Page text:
Evolve or become stagnant. James “Jimbo” Mathus has never appeared to be content letting his musical interests remain confined within one particular genre or another. Unlike his former Squirrel Nut Zipper bandmate Andrew Bird, who initially appeared to be a stylistic chameleon of sorts with the arrival of his exceptional 2001 album The Swimming Hour, Mathus has continued to delve in and out of one genre or another throughout the years, refusing to stagnate creatively. His ninth album, recorded with the Tri-State Coalition, eschews the swing revival jazz of his breakout band, the 19th century deep roots music of the South Memphis String Band, and leaves the back porch delta blues of his debut solo album Play Songs for Rosetta temporarily behind him. Building on the strength of last year’s stellar White Buffalo, the songs of Dark Night of the Soul are as equally impressive as anything the 47-year-old Mathus has delivered before, if not more so.
The album was recorded near his home in Taylor, Mississippi at Dial Back Sound Studios, owned and operated by Bruce Watson, the label manager at Fat Possum Records. According to the press release, the relaxed environment of the studio proved to be the perfect catalyst for inspiring his songwriting, a place where he could let the material organically evolve with little outside pressure. Mathus laid down some 40 tracks with engineer/instrumentalist Bronson Tew, while Watson served as an editor of sorts, whittling them down to 12, favoring the songs with a darker more personal subject matter. With the exception of the woozy, listless penultimate song “Medicine”, this perfectly constructed record never overstays its welcome during it’s quick 37-minute running time.
The opening whiskey-soaked, salvation-themed title track sets the mood for the entire affair, with its Bob Seger-esque piano and wall of electric guitars. What was only hinted at on previous releases is fully explored on Mathus’s ninth record and the fiery impact resonates long after the final track “Butcher Bird” has ended. From the gritty, Southern country rock explored in Confederate Buddha and White Buffalo, to the ‘60s roadhouse, garage rock found on his Blue Light EP, Dark Night of the Soul sees Mathus fully surrendering to his rock and roll impulses. To quote Jimbo, “The intensity you’re hearing on this album is the spirit of a band that is putting its shit on the line.”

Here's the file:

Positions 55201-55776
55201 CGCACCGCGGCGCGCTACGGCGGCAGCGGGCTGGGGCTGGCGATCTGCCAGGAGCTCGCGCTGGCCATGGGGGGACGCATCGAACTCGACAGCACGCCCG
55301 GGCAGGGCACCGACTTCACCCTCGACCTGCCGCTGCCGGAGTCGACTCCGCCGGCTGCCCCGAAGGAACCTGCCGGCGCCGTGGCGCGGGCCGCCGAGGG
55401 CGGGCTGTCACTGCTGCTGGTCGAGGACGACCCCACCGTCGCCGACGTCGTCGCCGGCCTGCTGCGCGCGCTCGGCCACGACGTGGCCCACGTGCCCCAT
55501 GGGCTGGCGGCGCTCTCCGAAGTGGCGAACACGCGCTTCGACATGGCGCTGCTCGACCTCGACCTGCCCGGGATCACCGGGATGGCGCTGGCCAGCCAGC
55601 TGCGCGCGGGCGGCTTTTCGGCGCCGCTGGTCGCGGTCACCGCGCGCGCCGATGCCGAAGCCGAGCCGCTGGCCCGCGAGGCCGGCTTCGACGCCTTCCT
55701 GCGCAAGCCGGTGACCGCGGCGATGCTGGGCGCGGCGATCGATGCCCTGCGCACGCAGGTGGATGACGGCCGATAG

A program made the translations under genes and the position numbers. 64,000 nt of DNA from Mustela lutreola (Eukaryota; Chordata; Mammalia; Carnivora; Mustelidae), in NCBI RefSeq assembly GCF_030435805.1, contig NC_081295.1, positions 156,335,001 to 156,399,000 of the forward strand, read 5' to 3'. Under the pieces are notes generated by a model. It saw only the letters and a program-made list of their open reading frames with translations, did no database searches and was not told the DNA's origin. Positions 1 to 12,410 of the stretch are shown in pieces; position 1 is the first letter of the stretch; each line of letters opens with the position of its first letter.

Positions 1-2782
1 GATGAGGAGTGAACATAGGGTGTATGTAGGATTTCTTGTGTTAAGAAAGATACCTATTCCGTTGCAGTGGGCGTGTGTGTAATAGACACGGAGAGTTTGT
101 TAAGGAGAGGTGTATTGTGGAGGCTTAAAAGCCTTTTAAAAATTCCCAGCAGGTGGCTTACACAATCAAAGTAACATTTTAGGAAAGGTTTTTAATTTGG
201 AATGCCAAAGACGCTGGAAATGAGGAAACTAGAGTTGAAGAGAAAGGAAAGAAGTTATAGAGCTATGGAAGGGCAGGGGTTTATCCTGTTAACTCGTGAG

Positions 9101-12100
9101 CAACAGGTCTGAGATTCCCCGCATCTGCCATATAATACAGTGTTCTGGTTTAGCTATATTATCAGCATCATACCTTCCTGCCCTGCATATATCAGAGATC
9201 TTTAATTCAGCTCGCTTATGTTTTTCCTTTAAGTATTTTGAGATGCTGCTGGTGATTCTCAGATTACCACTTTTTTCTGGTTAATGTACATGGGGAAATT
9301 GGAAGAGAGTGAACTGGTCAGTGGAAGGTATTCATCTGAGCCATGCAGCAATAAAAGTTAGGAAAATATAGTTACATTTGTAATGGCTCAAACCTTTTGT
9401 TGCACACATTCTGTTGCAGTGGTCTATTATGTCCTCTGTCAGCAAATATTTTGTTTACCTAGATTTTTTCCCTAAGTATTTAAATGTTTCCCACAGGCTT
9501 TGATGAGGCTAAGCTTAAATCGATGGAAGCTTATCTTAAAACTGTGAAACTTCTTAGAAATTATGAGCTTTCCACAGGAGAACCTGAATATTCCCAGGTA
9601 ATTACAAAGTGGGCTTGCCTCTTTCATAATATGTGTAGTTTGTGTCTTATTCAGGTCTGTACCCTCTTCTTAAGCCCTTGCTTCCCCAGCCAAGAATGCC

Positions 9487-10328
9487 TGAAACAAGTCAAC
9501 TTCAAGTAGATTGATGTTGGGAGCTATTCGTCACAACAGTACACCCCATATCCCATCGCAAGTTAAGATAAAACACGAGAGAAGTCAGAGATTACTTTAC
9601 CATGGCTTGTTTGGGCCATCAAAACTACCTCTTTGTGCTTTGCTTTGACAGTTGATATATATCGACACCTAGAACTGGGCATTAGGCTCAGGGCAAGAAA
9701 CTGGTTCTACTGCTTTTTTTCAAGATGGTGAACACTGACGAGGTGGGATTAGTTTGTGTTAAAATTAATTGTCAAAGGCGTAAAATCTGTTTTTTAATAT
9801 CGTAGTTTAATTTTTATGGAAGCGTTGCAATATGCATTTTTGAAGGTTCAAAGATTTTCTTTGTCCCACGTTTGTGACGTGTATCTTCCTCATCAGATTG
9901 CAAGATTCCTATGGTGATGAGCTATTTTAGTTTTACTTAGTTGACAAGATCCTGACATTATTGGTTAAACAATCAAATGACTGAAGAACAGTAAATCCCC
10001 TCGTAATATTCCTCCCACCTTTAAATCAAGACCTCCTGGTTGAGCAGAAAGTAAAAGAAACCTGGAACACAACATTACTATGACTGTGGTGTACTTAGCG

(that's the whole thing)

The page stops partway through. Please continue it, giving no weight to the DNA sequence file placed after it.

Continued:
The late Robert Earl Reed’s “White Angel”, co-written with Mathus and taken from his 2011 album Carlene, has been treated to a gritty makeover. Any semblance to the Johnny Cash-like air of its predecessor has been removed and given a raw, incendiary overhaul. The ‘70s Southern rock-inflected “Rock and Roll Trash” resembles what a collaboration between the Black Crowes and Faces might have sounded like. “Burn the Ships” sounds like a cut off Neil Young & Crazy Horse’s live album Weld, with the guitar distortion cranked up to full volume. Reveling in unabashed sentimentality, “Shine Like a Diamond”, a love letter to Mathus’s wife, is a brassy, Van Morrison meets Tom Petty number, complete with grin-inducing “sha-la-la’s” tacked on the end.
Themes of salvation and redemption return with the album’s emotional centerpiece “Writing Spider”, as Jimbo reflects on his past, turning to faith for solutions. “Some say Jesus is the answer. It’s Jesus that can set you free. Well, I won’t dispute it or claim it. Ah it’s standing right in front of me. He took the blame for everything, even original sin. I took the blame so many times on all the trouble that I had back then. Take it easy on my mind… Nobody asked to be born, nobody asked to be here at all. I’m just a watching this writing spider, weave his story across my wall.” Like everything else on Dark Night of the Soul, the deceptively simplistic lyrics are refreshingly direct and unflinchingly honest.
Ever the consummate musical historian, Mathus’ vast wealth of knowledge flows throughout the veins of the album, yet unlike many of its predecessors, the rawness of the performances prevents anything from sounding calculated and overly-studied. A handful of the studio demos were so perfectly realized, that they remained untouched in their original form on the final release. It seems Bruce Watson wasn’t the only one with discerning taste, as two of those aforementioned demos turned out to be some of the album’s best moments. The second Robert Earl Reed collaboration, the rollicking “Tallahatchie”, is by far the most uplifting ode to drowning I’ve ever encountered and “Casey Caught the Cannonball” explores the legend of the famous locomotive engineer and recalls the Band’s “The Weight”, if it were rearranged with some killer pedal steel.
The final mesmerizing eulogy “Butcher Bird” seems a fitting closure to such a self-reflective album, one that explores a full spectrum of emotions ranging from utter despair to unbridled bliss. The title refers to the nickname of the Loggerhead Shrike, a small bird of prey with a large hooked bill that impales its supper on barbed-wire fences or thorns, in order to tear them apart and devour them. Mathus asks the bird, who one can assume represents life’s pain and suffering, to simply fly away. It’s a beautiful prayer of sorts, and a reminder that a gifted storyteller needs few words to convey the inner workings of his heart and mind. Dark Night of the Soul is yet another exceptional recording in the career of an ever-evolving artist who continues to surprise and always delivers the goods.